Two teenagers are lucky to be alive after being rescued by Marine officers from rough waters, minutes before nightfall set in, on Lake Ontario August 12.
Marine officers, led by Sergeant Eric Goodwin, rescued the friends who had ventured into the lake on a small dinghy without safety equipment.
A few hours after leaving shore near the R.C. Harris Water Treatment Plant in the Beaches, one of the teenagers used his cellphone to alert police that they were in desperate need of help.
“The call came in about 20:45 and the young man said they were caught in high winds offshore,” recalled Goodwin. “When they started boating, the water would have been calm right beside the shore. There wouldn’t have been much of a breeze. Unfortunately, they got caught in the winds and were pushed out towards the lake.”
Constables Natasha Zver and Daniel Phillips were dispatched in a Marine rescue boat to locate the teens in the rapidly deteriorating conditions.
“One of the issues, at the time that rescue craft was sent out, was that there was a conflict between what the victim was reporting and the data we were receiving from his cell phone,” Goodwin pointed out. “We have a new system in place that allows us to establish a coordinate of the phone. That is part of the new technology that is actually saving lives. The young man who made the call from the dinghy estimated he was about two miles offshore when, in fact, he was actually five nautical miles out.”
With darkness quickly setting in, and Zver and Phillips unable to find the youths, Goodwin and Constable Kevin Lee joined the search.
If anyone fell overboard in those conditions without self-rescue equipment, they would simply have perished.
“The conditions were very rough and we were encountering six-foot waves in the choppy water,” Goodwin said. “If anyone fell overboard in those conditions without self-rescue equipment, they would simply have perished. It would have been very difficult to survive if they went overboard.”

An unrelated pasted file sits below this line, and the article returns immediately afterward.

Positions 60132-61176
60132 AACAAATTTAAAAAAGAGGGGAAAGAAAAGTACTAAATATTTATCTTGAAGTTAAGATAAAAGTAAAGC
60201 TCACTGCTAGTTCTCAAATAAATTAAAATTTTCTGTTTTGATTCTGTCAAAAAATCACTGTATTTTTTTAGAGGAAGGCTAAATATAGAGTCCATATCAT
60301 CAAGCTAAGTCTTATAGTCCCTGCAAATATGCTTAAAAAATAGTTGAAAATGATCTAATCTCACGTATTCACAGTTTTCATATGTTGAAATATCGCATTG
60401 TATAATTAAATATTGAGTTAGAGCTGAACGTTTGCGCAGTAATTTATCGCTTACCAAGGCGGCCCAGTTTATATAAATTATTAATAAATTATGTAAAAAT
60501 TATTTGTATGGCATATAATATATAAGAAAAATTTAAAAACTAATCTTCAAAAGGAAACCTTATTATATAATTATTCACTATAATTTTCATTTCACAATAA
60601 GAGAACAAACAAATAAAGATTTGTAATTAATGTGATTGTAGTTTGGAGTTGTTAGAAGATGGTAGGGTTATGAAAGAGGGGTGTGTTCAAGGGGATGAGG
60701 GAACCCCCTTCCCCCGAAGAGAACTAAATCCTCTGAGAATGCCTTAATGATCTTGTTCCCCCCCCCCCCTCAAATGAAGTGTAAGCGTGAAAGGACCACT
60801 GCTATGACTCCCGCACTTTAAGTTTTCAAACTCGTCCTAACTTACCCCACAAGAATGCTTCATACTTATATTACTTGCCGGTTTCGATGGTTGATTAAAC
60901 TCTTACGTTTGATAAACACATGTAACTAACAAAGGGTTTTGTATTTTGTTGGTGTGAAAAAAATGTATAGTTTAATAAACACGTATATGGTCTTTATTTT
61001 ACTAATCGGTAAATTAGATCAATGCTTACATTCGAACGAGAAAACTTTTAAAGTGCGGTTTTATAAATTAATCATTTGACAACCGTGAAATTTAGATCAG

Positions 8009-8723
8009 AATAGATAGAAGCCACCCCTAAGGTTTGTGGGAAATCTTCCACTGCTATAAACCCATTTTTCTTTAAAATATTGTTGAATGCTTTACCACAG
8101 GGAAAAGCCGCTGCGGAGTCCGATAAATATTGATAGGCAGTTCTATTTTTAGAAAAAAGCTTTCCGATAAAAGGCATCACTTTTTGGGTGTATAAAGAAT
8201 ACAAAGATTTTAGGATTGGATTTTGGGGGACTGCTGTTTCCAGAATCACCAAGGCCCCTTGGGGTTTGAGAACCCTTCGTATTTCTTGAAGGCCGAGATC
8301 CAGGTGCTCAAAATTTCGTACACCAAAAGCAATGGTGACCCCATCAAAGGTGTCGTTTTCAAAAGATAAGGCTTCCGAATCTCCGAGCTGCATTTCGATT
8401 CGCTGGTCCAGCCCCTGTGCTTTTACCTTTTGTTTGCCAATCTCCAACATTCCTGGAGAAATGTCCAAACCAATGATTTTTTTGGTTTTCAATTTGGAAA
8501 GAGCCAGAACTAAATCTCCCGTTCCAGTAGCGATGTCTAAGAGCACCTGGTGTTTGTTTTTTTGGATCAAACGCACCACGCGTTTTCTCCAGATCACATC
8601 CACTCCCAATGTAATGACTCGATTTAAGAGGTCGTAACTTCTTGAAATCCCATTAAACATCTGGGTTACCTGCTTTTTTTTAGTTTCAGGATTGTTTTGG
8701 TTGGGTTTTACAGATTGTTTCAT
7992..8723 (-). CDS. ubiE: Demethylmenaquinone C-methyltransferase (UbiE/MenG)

Sailing in a southeast direction, Goodwin – out of the corner of his eye – saw what appeared to be debris floating in the water.
“Sure enough, it was the dinghy,” he said. “What the young men didn’t appreciate is that, when you are out in the water in such conditions, you blend right into the water. Their dinghy was green, they were wearing dark clothes and their hair was black. We were lucky to see them. When we found them, they were in last light, meaning they were down to mere minutes of light. By the time we rescued them and turned the boat around, I had difficulty distinguishing where I was at the time. We were far out and I had to constantly refer to our top-of-the-line electronic equipment on board to get back safely. If they had taken a wave over the top of that vessel and capsized, that would have been it. They would have been finished.”
Goodwin praised the other officers and a paramedic for the excellent job they performed under challenging circumstances.
“They did a fantastic job,” he said. “The thing is, however, we were quite lucky to find the youths.”
As part of a rescue mission, Marine officers are mandated to notify the Canadian Coast Guard, who would have been deployed if Marine was unable to make the rescue.
Goodwin warned boaters to take precautionary measures before venturing out into open water in Lake Ontario.
“The one thing we always say to boaters is to check sites on the Internet, like Environment Canada that has a marine section, to get weather condition updates and predictions,” he said. “Boaters, when they receive their training and certificate for operation of a small vessel, have a responsibility to do proper research and prepare themselves to go out on open water. Failing to do that can end up in the loss of life.”